Last week, the FDA granted Abbott Laboratories emergency use for its rapid COVID-19 test for doctor's offices and urgent care centers. The test delivers positive results in as little as 5 minutes and negative results in 13 minutes. Three Long Island locations of American Family Care say they'll start using the test Wednesday, becoming the nation's first health care providers to do so.
New Jersey's testing capacity also got a boon Wednesday. Rutgers says its RUCDR Infinite Biologics launched a genetic test for the novel coronavirus and is using its automation experience and infrastructure to test up to tens of thousands of samples daily. It has also submitted an emergency use authorization request for a saliva collection method to broaden population screening. The project will help curb the spread by identifying more positives and allow infected front-line personnel to get back to work faster after recovering and testing negative, Rutgers says.
Governors are working to accelerate action on the drug front as well. New York launched a clinical trial for an experimental treatment and plans to be the nation's first state to try to heal critically ill patients using recovered people's plasma — a process called convalescent plasma that was used during the flu epidemic of 1918. Right now, everything is on the table.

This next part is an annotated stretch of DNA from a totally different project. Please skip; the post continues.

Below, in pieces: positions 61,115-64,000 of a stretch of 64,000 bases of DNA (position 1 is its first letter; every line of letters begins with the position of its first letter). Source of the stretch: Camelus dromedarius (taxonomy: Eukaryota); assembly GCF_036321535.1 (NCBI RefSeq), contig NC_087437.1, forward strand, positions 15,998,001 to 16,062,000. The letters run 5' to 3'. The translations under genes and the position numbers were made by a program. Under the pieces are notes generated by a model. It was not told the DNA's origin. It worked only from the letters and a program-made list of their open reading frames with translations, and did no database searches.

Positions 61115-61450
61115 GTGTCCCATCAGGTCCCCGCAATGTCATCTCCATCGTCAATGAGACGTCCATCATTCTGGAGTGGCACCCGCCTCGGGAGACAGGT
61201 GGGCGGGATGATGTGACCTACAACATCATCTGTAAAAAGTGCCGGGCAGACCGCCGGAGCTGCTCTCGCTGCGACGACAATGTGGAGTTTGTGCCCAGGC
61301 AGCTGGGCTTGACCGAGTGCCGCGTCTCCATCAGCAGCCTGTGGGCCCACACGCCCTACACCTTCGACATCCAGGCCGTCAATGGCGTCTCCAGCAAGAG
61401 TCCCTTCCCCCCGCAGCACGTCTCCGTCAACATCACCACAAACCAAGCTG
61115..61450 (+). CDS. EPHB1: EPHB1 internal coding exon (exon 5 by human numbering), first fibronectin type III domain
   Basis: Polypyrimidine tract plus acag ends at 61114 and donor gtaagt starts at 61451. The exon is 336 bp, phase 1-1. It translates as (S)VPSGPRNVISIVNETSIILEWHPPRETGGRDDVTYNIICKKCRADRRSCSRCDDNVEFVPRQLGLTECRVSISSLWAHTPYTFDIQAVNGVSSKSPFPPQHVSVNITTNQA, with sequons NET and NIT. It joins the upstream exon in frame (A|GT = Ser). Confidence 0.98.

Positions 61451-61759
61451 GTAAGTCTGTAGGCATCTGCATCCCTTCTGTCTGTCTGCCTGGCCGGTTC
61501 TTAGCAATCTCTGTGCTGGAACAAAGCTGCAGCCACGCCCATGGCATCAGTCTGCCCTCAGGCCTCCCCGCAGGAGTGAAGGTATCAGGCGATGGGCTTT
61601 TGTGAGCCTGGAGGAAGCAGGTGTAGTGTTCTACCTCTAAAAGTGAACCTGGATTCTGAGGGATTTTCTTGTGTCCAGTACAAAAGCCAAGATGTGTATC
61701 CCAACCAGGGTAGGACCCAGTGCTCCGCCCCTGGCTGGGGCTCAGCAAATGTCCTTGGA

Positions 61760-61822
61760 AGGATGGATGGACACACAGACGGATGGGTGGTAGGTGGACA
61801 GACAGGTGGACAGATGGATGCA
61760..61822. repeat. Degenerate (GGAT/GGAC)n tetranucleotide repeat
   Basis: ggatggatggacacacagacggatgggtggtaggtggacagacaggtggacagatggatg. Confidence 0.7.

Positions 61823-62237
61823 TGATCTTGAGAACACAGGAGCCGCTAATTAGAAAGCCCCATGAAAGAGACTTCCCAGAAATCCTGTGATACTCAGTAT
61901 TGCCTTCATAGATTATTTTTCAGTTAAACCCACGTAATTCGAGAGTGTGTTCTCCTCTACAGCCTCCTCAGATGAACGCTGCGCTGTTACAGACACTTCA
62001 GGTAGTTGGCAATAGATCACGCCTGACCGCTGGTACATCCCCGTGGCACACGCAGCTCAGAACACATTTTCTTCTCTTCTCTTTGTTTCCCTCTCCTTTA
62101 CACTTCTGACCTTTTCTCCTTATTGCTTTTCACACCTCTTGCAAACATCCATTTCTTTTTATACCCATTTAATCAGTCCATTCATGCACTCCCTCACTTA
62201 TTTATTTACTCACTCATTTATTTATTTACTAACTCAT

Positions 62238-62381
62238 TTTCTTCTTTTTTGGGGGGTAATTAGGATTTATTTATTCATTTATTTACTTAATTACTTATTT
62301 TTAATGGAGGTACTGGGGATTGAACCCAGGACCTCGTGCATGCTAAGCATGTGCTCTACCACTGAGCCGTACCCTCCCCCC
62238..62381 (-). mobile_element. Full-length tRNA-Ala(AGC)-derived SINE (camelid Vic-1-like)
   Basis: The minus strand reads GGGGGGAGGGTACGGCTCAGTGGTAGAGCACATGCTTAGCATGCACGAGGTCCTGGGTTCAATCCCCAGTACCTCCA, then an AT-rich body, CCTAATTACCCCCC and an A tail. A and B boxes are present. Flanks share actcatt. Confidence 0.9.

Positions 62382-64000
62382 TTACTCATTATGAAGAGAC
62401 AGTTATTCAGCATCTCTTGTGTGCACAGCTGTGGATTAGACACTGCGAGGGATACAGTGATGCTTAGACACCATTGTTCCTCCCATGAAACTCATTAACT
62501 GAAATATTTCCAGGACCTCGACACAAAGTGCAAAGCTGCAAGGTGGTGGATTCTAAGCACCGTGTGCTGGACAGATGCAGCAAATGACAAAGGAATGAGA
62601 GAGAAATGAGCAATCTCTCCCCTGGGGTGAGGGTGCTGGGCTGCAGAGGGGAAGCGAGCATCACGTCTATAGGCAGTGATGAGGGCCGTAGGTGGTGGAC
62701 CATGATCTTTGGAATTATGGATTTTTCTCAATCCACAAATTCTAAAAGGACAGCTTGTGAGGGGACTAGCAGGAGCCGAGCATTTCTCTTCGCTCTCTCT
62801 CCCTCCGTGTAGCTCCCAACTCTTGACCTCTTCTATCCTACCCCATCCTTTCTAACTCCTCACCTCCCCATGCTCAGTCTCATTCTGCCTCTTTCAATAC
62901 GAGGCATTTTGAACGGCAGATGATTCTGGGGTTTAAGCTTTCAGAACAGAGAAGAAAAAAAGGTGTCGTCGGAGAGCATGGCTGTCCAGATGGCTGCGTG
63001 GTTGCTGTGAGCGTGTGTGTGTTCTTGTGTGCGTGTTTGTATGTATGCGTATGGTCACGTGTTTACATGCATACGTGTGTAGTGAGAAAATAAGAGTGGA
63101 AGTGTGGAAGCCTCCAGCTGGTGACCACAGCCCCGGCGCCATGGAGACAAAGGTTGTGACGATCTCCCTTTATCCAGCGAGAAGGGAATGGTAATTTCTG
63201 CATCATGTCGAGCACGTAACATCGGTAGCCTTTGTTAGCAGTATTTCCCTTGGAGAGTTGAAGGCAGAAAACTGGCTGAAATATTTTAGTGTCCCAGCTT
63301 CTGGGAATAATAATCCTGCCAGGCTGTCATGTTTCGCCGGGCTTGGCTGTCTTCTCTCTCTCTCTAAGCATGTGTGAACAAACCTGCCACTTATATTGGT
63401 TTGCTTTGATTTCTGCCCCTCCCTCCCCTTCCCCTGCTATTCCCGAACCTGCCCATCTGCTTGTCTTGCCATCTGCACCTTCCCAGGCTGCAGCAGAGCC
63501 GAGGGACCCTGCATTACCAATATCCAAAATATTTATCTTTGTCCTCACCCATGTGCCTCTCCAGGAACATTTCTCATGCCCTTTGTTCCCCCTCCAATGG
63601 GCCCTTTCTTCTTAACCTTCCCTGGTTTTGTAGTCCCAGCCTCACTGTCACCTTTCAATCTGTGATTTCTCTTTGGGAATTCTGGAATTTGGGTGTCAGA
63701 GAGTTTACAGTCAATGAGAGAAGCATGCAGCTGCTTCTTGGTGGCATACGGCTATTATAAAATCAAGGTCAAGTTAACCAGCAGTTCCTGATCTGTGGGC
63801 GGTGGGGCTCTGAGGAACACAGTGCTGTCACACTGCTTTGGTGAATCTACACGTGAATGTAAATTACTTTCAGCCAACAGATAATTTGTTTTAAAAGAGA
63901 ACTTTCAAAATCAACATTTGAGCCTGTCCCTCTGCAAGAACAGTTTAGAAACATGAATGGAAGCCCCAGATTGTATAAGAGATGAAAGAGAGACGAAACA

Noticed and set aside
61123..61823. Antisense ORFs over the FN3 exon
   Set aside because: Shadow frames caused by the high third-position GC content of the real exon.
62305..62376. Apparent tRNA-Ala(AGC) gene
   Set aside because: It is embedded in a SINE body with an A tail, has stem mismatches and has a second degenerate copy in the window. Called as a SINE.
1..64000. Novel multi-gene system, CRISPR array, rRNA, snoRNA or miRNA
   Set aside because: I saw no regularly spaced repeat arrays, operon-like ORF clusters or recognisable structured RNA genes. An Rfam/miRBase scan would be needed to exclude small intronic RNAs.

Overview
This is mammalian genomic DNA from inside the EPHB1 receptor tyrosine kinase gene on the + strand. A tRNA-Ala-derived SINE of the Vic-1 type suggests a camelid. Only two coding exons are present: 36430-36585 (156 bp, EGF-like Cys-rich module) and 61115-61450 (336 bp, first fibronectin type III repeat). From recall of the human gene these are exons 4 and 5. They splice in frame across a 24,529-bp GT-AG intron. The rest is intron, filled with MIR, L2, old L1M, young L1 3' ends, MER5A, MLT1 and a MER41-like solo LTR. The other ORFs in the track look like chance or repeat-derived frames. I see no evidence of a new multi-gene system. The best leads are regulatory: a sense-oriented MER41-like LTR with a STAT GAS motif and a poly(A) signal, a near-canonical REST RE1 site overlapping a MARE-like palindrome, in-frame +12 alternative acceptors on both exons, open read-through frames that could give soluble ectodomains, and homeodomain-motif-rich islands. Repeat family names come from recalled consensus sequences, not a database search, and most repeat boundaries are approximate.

How will we know when we've turned a corner? Recent research from Columbia University offers some curve-based projections that suggest new cases will need to decline for at least 10 straight days. But it's still too early to tell.
Responding to the Crisis
The depths of the outbreak — and its impact — are incomprehensible at this point but most definitely catastrophic: Billions upon billions of dollars have been lost and more will be lost; many have died, far more have been sickened.
Some Wall Street banks project that more than 5 million people signed up for first-time unemployment benefits in the last week, versus 3.3 million the week prior. Before this crisis, weekly unemployment claims had never topped 700,000 in U.S. history. The federal tax filing deadline has been extended, while New York and New Jersey have pushed their state filings to mid-July to give people time.
Trump signed three stimulus bills in three weeks, the latest worth $2.2 trillion - and de Blasio has already said it's not enough. A fourth bill is in the works, House Speaker Nancy Pelosi said -- one that would focus on recovery from the crisis. By the time that comes to fruition, though, it may be too late to save many small businesses. A new survey says a third of them can't last another three months under the current pressure.
The World Health Organization declared the novel coronavirus a pandemic, the first coronavirus to ever earn the dubious distinction. It's novel — that means it's new and no one has immunity to it.
Nationally, NBC News estimates that more than 211,000 people have been infected and at least 4,700 have died. New projections from the White House suggest up to 240,000 Americans could die by the time the pandemic ebbs even if social distancing guidelines are followed.